Thursday, May 30, 2013


I wasn't at the ballet, but the model this particular day was trained in ballet. Unfortunately, I didn't catch her name. She was a pretty great model, especially for this session, which was an anatomy class. Like many dancers, she was muscular but very lean and, of course, very flexible, which made observing her musculature very clear and easy.

Friday, May 3, 2013


The new Iron Man movie opens today. I probably won't get a chance to see it until next week, but I'm pretty excited for it. I never cared much about Iron Man in the comics, but I've liked the movies a lot, mostly due to Robert Downey Jr.'s performance.

One thing I did always like about Iron Man was the way his armor was drawn back in the sixties by Don Heck and Jack Kirby. Later renditions of the suit featured sculpted musculature, which often made him look like he was just wearing painted-on spandex like the rest of the superheroes. The original versions were bulky and barrel-chested. They were also covered with bolts and rivets. It really looked like a guy in a suit made of metal cans. More recent versions really play up the tech that would be involved with such a suit, and have lots of parts and joints. It looks cool, but it's hard to draw.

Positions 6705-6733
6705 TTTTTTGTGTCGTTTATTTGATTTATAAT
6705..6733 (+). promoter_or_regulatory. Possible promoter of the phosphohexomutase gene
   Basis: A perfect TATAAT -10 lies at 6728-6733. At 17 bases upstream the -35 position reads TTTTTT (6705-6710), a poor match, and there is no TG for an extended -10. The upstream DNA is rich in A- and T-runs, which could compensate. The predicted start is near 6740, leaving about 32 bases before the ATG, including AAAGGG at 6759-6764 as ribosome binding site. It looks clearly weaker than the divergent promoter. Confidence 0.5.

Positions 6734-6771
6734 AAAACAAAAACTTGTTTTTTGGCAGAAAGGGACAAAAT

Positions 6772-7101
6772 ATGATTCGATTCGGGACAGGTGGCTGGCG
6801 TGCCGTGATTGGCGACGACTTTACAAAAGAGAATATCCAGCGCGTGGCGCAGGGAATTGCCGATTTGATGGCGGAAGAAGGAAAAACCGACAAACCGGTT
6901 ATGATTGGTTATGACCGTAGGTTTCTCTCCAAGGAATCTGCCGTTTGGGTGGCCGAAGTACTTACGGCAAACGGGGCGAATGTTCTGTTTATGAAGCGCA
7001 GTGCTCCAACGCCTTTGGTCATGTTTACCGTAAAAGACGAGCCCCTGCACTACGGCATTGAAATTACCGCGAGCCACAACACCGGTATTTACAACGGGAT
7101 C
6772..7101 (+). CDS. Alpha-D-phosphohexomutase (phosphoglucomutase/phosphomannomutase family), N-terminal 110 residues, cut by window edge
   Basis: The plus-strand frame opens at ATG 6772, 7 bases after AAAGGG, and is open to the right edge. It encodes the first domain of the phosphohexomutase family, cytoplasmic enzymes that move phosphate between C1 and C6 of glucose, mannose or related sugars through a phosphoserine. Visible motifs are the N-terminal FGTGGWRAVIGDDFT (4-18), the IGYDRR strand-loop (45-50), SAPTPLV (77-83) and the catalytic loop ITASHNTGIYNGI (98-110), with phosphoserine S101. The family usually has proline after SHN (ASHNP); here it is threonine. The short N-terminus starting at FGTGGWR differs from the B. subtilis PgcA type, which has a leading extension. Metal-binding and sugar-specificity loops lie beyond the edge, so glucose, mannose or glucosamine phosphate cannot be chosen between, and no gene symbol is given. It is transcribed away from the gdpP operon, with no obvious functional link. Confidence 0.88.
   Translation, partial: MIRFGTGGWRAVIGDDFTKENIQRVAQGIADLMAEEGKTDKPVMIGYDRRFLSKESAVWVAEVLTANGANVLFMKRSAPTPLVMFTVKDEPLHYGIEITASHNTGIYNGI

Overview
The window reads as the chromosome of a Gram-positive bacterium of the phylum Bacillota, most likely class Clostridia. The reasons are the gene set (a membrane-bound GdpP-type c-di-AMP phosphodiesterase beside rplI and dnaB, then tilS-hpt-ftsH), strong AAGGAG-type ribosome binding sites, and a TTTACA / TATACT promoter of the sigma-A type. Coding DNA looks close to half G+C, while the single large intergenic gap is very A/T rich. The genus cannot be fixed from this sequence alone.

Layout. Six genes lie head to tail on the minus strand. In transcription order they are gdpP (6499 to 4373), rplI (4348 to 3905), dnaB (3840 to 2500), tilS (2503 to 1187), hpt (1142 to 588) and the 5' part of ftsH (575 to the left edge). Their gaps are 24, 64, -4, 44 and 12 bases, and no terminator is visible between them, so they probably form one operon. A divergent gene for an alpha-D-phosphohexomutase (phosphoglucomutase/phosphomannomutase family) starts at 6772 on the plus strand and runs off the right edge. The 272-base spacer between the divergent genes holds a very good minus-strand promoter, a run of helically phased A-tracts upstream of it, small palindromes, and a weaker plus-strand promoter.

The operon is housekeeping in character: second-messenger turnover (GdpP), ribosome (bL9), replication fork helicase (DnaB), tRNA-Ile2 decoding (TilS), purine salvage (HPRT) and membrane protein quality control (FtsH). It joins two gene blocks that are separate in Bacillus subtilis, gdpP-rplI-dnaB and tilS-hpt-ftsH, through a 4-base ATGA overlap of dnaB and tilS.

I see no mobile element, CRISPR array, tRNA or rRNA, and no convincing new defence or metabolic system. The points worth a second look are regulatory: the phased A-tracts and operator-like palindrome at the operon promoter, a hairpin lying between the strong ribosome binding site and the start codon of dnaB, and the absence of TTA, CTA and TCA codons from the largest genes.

The Iron Man suit was in constant flux in the early years, before settling on a streamlined version that lasted from the late 1960's through the 1980's. I'm partial to this version, with the face-plate with the pointy ends sticking up and the grill over his mouth. I also liked the little transitor-radio-like antenna he had on his shoulder. Who needs wi-fi?

Another thing I liked about the older depiction was the way you could see his eyeballs behind his mask. I just discovered that there was in fact a rationale for it . . .

Watch out, Mr. Doll!

I also liked how lo-fi his armor was. I'm sure at the time this seemed space-age, but today it's amusing to see how proud Tony Stark was of his armor that ran on magnets, transistor radios,  gyroscopes, and batteries.

Also note how much storage he's built into his suit, including a first aid kid into his boot. That Tony Stark thinks of everything!

I started my Iron Man sketch in pencil, and then inked and colored it in Photoshop. Here's the earlier stages: